In the paper by which this experiment is largely inspired, the author notes that Bertrand Russell, when discussing what he might have to say to God in the afterlife if such things turned out to exist, reported that he “would chide Him for not having provided enough ante-mortem evidence of his existence”. I think Richard Dawkins has made similar comments, and it’d be near the top of my own list of questions too in such an unlikely eventuality.
The author suggests, however, that God might shoot back: “Well, you didn’t ask me for any, did you?” – thus apparently emphasising the potential importance of atheists following this Christian rigmarole of prayer to a god they don’t believe in, as I’m doing.
The paper ends on that rejoinder, but it’s not hard to imagine that Russell or Dawkins or I might have a slightly prickly response of our own. For my part, it might go something like:
No, but then I also didn’t ask any of the other thousands of gods humans have believed in over the centuries. Nor did I address every pixie, imp, sprite, or other mystical being sometimes alleged to exist, but who seemed far more likely to have been an entirely human creation. I guess I could have devoted every second of my waking adult life to personally imploring every imaginable supernatural entity to reveal themselves, but since none of them had ever given me a reason to expect they existed, asking them all for a reason seemed like a waste of time – yourself included. I did, however, ask your self-proclaimed earthly representatives – the priests and evangelists and so forth – for some scrap of evidence, on numerous occasions, but they always came up short. So what, exactly, was I supposed to conclude?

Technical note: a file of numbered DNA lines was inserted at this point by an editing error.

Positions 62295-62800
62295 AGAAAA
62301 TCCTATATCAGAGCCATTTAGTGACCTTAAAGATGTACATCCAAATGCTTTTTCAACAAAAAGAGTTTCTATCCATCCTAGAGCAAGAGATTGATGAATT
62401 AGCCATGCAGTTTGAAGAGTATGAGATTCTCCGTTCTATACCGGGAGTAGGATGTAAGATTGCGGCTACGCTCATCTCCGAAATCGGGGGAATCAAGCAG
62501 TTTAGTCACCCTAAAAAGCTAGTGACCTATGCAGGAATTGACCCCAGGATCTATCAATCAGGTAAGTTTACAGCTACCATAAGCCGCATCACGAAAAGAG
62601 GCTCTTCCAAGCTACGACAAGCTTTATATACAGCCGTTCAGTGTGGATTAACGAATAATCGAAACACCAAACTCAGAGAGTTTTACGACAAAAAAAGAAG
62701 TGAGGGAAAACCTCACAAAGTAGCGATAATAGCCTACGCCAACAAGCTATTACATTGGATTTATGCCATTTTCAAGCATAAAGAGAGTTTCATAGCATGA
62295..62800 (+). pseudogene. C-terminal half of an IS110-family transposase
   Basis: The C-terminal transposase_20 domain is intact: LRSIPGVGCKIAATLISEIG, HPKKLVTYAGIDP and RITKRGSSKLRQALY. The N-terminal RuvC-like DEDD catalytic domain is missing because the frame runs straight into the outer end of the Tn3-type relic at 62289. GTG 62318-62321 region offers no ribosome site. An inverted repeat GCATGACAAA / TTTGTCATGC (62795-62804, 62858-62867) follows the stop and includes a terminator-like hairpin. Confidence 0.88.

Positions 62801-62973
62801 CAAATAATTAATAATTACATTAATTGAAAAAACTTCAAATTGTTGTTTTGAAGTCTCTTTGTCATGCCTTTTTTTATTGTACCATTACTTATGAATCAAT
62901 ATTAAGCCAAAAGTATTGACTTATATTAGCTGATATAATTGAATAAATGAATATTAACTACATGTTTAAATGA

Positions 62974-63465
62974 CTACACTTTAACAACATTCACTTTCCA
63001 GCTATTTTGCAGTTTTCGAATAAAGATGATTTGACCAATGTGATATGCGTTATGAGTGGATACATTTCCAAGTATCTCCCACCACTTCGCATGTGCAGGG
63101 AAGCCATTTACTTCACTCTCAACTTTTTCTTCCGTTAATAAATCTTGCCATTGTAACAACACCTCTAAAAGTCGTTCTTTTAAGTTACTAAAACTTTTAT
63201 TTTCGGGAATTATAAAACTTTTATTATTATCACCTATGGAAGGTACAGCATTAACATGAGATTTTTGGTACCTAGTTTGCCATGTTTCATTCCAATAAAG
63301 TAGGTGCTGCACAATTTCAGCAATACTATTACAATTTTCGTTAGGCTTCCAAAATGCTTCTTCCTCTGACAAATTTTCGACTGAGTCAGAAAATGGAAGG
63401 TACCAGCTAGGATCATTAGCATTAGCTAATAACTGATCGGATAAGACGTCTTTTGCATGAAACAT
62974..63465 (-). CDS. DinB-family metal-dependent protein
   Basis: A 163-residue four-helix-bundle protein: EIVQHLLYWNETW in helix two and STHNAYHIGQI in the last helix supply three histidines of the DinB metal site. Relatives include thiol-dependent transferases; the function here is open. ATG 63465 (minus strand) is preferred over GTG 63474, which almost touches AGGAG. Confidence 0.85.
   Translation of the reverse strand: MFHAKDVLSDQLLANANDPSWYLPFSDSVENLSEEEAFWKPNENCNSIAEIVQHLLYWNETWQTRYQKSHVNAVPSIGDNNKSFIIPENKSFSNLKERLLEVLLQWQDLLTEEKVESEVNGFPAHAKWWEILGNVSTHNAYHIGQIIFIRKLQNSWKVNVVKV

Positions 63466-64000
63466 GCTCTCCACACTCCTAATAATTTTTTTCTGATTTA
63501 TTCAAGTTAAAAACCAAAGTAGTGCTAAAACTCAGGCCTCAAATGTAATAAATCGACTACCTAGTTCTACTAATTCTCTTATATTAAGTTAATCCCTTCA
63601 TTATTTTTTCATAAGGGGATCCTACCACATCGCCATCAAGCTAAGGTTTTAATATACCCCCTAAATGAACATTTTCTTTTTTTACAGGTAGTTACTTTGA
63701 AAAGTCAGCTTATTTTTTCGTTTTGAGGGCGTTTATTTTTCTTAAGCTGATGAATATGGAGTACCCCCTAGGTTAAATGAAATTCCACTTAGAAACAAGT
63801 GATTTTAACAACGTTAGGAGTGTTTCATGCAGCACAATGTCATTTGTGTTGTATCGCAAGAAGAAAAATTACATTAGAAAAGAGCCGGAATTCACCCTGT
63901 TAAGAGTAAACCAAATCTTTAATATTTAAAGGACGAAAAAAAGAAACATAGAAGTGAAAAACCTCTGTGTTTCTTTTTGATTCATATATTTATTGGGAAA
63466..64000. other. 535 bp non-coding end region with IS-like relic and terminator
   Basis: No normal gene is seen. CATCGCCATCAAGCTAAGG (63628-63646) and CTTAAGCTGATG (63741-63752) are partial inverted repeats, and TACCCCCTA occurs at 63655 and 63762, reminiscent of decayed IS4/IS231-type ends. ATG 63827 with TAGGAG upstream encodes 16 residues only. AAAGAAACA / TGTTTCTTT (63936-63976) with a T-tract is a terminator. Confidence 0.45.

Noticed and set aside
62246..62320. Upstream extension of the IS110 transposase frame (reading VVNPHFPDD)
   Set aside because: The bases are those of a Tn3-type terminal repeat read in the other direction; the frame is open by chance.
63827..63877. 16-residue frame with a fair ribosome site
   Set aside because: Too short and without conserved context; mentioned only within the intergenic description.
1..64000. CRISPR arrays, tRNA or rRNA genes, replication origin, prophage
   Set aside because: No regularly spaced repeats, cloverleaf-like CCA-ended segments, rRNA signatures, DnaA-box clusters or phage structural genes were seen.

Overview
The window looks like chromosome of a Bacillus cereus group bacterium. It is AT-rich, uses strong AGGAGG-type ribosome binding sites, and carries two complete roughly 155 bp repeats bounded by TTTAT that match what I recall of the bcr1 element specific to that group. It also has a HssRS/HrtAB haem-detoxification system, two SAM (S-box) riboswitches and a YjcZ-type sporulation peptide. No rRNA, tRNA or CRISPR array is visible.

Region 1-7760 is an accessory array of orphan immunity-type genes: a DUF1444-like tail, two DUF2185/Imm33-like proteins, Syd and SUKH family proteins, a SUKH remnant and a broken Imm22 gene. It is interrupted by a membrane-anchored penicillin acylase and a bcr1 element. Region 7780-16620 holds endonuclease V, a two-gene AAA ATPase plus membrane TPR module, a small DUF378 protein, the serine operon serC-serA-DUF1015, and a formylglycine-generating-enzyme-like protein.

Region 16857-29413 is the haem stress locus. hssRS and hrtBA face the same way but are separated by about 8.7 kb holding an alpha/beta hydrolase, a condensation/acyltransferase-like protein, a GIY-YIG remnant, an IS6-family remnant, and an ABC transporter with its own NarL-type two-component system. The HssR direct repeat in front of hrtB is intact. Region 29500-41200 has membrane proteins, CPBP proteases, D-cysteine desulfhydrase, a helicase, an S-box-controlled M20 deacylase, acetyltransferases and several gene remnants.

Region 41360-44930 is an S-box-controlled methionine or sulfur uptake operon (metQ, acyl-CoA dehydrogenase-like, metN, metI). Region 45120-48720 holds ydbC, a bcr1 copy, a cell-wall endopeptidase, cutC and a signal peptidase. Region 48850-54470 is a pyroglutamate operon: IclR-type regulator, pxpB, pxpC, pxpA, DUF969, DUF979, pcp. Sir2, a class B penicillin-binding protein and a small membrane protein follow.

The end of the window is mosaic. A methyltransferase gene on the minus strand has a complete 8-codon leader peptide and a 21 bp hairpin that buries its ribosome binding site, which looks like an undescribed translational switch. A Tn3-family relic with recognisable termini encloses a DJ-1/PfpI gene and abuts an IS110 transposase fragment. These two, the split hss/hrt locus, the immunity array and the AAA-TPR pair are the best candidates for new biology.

If anyone wants to play the role of God and fill in the next part of the conversation, feel free.